The consultancy was appointed last year as brand steward to the project and has since sought to define the purpose of the prize, create an identity and website and create a brand film and social media strategy.
The Queen Elizabeth prize for Engineering is an international accolade, which celebrates world-changing engineering advances.
The design challenge was ensuring broad appeal which would ‘resonate as strongly with the engineering establishment as with a 15-year-old girl considering her career options,’ according to Landor design director Matt Comboy.
A modular identity system will help facilitate ‘relevance across the board, across media and across borders,’ says Comboy.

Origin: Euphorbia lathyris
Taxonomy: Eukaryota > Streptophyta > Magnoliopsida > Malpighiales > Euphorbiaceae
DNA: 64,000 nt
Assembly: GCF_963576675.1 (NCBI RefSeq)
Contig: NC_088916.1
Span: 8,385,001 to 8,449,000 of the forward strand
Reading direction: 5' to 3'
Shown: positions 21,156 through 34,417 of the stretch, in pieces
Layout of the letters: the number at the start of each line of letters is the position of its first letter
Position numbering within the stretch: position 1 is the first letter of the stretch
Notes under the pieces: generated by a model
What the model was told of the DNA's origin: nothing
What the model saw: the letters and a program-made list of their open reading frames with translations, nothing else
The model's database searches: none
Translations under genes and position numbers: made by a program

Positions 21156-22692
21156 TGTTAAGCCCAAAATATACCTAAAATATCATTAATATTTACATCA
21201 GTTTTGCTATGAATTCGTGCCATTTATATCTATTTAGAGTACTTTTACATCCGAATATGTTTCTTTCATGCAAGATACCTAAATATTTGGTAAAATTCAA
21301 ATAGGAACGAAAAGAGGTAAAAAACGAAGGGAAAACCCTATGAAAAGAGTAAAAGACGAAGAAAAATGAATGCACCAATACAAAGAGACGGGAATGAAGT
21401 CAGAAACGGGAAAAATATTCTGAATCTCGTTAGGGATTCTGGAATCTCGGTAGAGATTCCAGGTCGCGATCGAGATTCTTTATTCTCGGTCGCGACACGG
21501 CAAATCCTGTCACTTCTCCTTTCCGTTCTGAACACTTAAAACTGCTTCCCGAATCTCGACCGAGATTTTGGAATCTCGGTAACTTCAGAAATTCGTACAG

David Marshall, Landor senior designer adds that ‘The identity as a flat graphic shows authority and will set well alongside high-level organisations.’
A 3D version of the identity has been designed with young people in mind, according to Marshall.
He says, ‘Engineering, especially in this country is seen as something for men in overcoats, covered in oil, holding cogs. Now it takes on the form of anything from biomedicine to iPads or fabric and textile engineering.’
Marshall says a sense of possibility is conveyed as a ‘glowing box.’ This encourages people to ‘look deeper’ he adds, where ‘content comes rushing out – the energy and detail of engineering lives.’